Syria crisis: MPs 'right to reject military action' - BBC poll
Almost three-quarters of people believe MPs were right to reject UK military action in Syria, a poll commissioned by the BBC has suggested.
The poll also suggested 72% did not think the move would damage the UK-US relationship - and two-thirds said they would not care if it did.
ICM Research spoke to 1,000 adults in England, Scotland and Wales by telephone between Friday and Monday.
Downing Street has said there will be no second Parliamentary vote on Syria.
The government lost last week's Commons vote on supporting, in principle, military action against Syrian President Bashar al-Assad's in response to a suspected chemical weapons attack.
The BBC poll suggested 71% of people thought Parliament made the right decision.
By a small margin, a greater proportion of men - 72% - thought MPs made the right decision than women, where 70% agreed.
The BBC News Channel's chief political correspondent Norman Smith said the BBC poll appeared to suggest that public opinion had "firmed up" against any military action in Syria.
He said that underlined the difficulty Prime Minister David Cameron had in trying to bring any debate back to Parliament.
Almost half of people questioned - 49% - thought the vote would hurt Britain's international reputation, with 16% believing it would hurt the country's reputation a lot.
But 44% thought it would not make any difference.
More than two thirds - 67% - thought the so-called "special relationship" between the UK and the US was not relevant in the modern age.
Those aged under 35 appeared a bit more concerned than most about the UK's standing, with 57% agreeing the country's reputation would be damaged.
Voters appeared split on their opinion of the way the prime minister was handling the situation, with 42% disapproving and 40% approving it, giving him a net approval rating of -2.
Labour leader Ed Miliband had what was known as a "net approval rating" of -6 for his handling of the issue, with 33% of people approving of how he conducted himself and 39% having the opposite view.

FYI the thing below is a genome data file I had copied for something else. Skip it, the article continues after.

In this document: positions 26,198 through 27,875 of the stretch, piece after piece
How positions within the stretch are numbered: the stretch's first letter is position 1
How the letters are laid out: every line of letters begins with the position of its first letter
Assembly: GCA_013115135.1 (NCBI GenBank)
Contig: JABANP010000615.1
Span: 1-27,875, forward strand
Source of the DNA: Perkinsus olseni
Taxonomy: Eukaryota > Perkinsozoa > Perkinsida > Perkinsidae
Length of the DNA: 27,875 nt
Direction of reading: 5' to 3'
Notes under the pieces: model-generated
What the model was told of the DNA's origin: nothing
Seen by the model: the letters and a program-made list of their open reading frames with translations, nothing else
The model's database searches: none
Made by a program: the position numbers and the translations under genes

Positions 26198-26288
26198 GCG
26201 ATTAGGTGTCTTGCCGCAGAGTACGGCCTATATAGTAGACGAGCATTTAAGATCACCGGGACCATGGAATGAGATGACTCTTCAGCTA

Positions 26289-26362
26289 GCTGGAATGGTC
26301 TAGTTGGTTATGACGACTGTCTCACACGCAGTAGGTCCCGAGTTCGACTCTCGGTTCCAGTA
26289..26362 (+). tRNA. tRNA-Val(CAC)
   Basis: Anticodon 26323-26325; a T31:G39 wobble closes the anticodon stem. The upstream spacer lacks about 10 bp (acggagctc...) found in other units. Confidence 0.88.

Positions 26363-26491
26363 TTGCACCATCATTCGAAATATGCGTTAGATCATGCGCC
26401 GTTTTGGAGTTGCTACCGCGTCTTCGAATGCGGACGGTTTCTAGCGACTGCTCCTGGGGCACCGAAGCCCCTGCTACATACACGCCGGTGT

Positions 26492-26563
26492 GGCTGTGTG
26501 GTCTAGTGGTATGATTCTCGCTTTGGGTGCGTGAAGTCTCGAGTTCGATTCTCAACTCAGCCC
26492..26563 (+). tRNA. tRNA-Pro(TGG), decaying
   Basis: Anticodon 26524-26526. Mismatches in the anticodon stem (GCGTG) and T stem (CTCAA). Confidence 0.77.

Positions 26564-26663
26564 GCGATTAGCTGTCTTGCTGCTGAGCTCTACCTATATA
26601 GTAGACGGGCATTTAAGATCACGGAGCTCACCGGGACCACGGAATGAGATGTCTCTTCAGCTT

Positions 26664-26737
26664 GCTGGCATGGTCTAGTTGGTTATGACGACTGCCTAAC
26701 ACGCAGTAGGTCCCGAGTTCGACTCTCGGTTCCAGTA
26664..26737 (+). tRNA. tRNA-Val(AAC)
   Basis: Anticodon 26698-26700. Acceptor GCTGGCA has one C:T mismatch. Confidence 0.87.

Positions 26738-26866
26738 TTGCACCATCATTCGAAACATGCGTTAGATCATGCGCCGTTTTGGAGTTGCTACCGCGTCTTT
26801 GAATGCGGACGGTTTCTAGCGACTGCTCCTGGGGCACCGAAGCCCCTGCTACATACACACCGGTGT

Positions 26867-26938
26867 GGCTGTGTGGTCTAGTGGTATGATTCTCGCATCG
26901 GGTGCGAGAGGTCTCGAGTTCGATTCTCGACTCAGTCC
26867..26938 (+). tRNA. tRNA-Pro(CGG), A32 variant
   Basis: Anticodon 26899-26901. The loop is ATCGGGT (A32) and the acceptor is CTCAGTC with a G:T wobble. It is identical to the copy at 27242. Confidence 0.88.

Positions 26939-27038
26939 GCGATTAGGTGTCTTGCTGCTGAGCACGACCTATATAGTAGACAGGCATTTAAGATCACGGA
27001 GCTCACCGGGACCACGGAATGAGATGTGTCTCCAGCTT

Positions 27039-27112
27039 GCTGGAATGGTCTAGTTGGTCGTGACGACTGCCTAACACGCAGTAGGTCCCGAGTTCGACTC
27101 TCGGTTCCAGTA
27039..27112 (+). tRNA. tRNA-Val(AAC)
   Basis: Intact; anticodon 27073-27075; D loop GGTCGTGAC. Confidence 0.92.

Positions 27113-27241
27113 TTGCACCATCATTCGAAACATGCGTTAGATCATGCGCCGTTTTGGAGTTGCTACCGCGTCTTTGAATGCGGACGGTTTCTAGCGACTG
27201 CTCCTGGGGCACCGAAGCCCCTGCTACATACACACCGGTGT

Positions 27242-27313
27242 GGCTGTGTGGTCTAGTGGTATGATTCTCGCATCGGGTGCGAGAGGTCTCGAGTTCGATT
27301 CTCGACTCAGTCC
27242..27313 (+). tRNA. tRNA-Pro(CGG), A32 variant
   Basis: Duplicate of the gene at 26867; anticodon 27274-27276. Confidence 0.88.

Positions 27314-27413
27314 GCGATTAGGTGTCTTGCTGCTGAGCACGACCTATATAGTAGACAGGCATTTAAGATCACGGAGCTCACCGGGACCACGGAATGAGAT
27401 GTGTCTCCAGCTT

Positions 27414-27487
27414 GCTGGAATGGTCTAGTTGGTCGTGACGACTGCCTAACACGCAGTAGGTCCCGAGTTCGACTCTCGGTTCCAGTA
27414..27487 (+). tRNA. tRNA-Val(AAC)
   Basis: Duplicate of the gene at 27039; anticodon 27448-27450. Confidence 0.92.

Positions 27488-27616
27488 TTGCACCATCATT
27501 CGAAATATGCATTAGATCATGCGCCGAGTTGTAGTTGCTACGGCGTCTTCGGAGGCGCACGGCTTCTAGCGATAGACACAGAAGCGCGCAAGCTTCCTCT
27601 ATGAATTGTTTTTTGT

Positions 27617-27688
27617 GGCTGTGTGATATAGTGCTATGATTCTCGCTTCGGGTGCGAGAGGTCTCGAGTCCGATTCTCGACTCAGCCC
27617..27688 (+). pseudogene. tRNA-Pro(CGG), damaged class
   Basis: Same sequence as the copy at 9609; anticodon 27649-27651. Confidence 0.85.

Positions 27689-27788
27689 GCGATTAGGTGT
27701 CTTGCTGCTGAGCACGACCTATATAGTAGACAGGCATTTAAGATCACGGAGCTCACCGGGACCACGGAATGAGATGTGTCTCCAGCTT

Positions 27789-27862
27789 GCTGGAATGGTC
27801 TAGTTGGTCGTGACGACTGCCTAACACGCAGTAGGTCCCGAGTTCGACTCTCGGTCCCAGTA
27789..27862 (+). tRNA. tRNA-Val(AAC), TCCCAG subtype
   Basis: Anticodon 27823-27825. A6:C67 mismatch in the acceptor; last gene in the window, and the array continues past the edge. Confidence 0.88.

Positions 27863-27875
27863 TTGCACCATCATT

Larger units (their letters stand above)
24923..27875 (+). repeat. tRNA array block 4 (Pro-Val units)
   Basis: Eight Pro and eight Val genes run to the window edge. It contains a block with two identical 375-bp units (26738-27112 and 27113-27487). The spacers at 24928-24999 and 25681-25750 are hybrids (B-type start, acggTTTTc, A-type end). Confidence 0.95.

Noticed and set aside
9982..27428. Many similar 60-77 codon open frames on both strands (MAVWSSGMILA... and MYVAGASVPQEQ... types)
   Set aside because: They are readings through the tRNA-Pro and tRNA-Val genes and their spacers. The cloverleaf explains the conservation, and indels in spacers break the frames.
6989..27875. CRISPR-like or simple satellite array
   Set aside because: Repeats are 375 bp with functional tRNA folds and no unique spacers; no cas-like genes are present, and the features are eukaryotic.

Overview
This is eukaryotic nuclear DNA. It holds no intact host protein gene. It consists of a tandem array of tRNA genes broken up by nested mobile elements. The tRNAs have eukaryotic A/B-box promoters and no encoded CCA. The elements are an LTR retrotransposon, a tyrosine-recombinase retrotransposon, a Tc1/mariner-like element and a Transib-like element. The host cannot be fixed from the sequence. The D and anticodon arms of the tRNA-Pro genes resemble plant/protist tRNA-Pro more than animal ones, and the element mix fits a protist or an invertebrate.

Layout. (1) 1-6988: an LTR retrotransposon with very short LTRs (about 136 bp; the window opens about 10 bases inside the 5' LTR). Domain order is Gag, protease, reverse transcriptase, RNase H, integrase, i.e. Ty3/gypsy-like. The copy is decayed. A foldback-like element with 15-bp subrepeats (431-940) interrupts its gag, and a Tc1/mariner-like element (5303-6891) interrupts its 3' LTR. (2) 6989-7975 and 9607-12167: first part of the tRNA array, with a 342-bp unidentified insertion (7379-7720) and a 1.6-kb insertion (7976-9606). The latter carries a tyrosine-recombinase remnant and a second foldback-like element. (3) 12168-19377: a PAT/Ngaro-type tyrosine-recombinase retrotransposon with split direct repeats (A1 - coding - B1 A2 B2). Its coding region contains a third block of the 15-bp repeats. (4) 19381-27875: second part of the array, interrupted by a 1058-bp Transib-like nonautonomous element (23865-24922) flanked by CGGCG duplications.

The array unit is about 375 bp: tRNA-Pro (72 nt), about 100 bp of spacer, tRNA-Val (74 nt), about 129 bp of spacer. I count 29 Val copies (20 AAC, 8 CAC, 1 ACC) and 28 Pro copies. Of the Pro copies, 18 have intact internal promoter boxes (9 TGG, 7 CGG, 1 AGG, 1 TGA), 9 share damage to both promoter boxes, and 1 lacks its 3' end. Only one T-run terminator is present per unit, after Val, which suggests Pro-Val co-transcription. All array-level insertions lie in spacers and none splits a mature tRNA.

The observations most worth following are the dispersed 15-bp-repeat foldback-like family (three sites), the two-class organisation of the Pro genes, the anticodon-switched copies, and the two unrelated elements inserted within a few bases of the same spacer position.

However, the figures were significantly better than their wider recent approval ratings.
A poll for ICM in May of this year gave David Cameron an approval rating of -15 and Ed Miliband an approval rating of -22.
During the period in which the poll was carried out, President Barack Obama said he would consult Congress about military action, and the US Secretary of State John Kerry said Washington had evidence that the nerve agent sarin had been used by the Syrian government during the deadly attack in Damascus.
But it appears that the British public have little appetite to participate in any joint military response, said BBC political research editor David Cowling.
"[There is] emphatic support for what the parliamentary parties have done, [and] emphatic views that this is not really damaging the special relationship, which I know is a matter of concern for many politicians," he said.
He went on: "What strikes me from this poll and other polls that we have seen is that the British public certainly don't have an appetite for our [military] engagement but also don't see any link between us and what is going on in Syria.
"Nobody underestimates or understates the appalling damage that has been done over the last two years in Syria but there seems to be no will at all for the British people to be engaged in any military activity."
The poll's findings are broadly in line with other opinion polls asking similar questions, which have also concluded that a substantive majority of people are against UK military involvement in Syria.
A YouGov poll of nearly 2,000 people on Wednesday suggested 50% were against a missile strike, while 25% were in favour.
Meanwhile, a poll of nearly 2,000 people carried out by Opinium Research for the Observer newspaper on Saturday found 60% were opposed to British military action.
The interviews carried out for the poll were then weighted to the demographic profile of all adults across Britain.